In most circumstances innovation in gaming would be a good thing, yet this week id Software Creative Director, Tim Willits, proved that this is not always the case when he unveiled the DRM regime for his highly anticipated title, Rage, in an effort to criminalise the used-game consumer. The single-player portion of the game is to be dotted with numerous hatches and bunkers which may be entered to find loot and other rewards – or at least this will be the experience for the gamer who purchases a new copy of Rage – used consumers will be able to find these hatches but will not be able to open them, leaving them out in the cold. To put this into perspective for Caspius.com’s weeaboo readers, this would be akin buying a used copy of a Final Fantasy game and not being able to open any of the chests.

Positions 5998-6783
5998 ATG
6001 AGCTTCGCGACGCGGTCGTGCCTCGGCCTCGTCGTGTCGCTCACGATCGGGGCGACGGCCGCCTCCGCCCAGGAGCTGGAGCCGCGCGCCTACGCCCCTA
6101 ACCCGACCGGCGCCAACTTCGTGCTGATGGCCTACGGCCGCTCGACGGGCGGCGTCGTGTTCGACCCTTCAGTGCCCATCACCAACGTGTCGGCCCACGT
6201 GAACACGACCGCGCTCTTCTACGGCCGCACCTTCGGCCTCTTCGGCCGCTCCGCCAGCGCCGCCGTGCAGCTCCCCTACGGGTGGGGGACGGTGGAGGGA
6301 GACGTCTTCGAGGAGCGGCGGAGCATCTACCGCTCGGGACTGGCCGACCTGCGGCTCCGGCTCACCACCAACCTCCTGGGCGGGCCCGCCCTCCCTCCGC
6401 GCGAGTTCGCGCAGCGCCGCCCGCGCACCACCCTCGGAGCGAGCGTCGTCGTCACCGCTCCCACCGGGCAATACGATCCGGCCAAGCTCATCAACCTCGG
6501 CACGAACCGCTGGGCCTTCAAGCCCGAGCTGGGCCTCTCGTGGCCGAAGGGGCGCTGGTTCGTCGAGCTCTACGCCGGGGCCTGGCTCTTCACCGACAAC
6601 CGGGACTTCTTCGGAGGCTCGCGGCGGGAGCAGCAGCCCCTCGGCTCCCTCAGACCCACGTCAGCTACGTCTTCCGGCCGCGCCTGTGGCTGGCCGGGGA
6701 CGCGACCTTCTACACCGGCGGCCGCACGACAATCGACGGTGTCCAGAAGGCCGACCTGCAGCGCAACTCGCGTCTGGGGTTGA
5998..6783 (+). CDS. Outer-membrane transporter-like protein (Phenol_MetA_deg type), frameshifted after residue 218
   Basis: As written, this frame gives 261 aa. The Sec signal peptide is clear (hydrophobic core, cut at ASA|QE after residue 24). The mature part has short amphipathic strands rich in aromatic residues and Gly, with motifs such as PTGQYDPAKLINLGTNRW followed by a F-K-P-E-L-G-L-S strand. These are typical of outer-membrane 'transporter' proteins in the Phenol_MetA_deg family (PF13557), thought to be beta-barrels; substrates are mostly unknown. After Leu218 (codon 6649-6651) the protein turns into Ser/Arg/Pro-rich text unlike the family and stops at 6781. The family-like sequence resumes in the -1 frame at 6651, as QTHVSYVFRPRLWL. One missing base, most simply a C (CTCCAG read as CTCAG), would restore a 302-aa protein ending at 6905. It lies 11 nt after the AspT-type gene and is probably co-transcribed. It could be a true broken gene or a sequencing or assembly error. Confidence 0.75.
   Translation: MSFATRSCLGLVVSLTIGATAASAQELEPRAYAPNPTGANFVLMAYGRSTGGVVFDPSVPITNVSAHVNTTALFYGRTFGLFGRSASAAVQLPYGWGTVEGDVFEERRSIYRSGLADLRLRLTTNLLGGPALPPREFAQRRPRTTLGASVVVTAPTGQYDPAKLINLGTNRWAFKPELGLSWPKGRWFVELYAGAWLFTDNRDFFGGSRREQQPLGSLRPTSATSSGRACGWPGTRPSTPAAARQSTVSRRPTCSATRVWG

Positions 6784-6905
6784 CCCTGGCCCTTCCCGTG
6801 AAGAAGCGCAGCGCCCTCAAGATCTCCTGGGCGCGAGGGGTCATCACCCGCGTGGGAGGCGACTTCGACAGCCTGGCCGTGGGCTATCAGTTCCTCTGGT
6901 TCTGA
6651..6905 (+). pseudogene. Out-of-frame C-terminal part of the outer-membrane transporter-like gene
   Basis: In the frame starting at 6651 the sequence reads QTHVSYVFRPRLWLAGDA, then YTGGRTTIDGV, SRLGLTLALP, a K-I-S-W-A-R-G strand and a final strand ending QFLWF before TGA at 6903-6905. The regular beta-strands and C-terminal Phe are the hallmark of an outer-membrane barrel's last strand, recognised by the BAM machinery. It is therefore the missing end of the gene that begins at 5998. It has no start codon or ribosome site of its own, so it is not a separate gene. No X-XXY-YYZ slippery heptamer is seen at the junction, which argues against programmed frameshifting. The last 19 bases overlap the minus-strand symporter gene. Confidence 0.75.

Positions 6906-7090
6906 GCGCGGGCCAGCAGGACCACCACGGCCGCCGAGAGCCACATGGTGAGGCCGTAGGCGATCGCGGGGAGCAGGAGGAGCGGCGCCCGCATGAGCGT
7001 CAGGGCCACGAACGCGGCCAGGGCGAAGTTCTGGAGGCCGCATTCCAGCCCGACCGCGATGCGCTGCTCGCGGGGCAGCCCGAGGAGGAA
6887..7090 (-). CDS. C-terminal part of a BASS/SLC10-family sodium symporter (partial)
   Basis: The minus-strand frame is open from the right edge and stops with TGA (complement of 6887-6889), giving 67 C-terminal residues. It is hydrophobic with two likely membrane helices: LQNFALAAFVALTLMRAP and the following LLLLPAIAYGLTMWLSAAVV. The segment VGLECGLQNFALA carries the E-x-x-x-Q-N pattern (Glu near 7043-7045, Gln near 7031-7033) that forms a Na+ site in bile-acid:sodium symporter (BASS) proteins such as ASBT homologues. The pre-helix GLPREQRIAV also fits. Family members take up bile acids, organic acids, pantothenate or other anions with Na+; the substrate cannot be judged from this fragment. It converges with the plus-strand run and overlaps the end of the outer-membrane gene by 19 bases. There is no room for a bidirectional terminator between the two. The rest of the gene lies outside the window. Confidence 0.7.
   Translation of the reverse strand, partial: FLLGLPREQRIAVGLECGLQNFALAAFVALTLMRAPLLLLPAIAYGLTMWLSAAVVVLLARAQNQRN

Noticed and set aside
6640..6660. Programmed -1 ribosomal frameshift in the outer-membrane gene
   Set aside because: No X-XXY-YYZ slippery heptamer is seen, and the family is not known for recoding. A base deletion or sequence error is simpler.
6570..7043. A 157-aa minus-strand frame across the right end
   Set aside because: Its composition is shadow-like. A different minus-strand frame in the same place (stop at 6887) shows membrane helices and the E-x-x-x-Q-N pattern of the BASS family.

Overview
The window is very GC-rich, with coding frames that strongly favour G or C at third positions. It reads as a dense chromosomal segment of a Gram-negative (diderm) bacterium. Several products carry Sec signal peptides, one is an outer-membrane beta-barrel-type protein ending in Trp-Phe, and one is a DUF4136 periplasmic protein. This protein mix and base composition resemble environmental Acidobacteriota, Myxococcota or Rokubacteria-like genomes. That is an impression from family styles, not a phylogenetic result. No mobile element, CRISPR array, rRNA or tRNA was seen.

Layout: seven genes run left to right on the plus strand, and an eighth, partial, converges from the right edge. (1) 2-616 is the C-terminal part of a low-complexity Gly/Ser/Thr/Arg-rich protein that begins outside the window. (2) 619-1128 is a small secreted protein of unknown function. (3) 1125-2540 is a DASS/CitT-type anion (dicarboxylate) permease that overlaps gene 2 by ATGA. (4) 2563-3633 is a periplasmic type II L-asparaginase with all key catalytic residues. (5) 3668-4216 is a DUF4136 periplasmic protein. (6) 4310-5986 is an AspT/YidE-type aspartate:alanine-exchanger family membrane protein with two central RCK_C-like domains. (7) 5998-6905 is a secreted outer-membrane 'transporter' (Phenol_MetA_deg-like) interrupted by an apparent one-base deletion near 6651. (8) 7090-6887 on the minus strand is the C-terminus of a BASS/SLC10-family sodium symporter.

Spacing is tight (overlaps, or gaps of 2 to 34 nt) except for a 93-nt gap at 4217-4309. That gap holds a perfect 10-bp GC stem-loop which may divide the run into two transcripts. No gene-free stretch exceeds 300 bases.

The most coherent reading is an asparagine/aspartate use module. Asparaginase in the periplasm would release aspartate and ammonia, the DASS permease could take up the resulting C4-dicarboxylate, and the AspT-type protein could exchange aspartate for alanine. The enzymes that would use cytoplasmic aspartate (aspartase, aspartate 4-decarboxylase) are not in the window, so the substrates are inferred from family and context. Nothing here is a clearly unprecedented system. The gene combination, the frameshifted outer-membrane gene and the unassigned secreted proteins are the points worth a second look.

One might wonder what mind could have created such a cruel apartheid system for segregating players based on arbitrary consumer preferences – and they would need look no further than the priorities of Tim Willits to sate this query. When questioned on the merits of ‘always-on DRM’, Willits had this to say: “If you have a juggernaut, you can make change. I’m all for that. If we could force people to always be connected when you play the game and then have that be acceptable, awesome.”
While Rage may not be the type of game which typically excites the majority of the Caspius.com readership, this should nevertheless be sobering news for anyone planning on picking up a used copy of parent company Bethesda’s latest entry in their seminal Elder Scrolls series, Skyrim. It is uncertain whether id Software developed this punitive DRM regime of their own volition, or according to the directives from head office.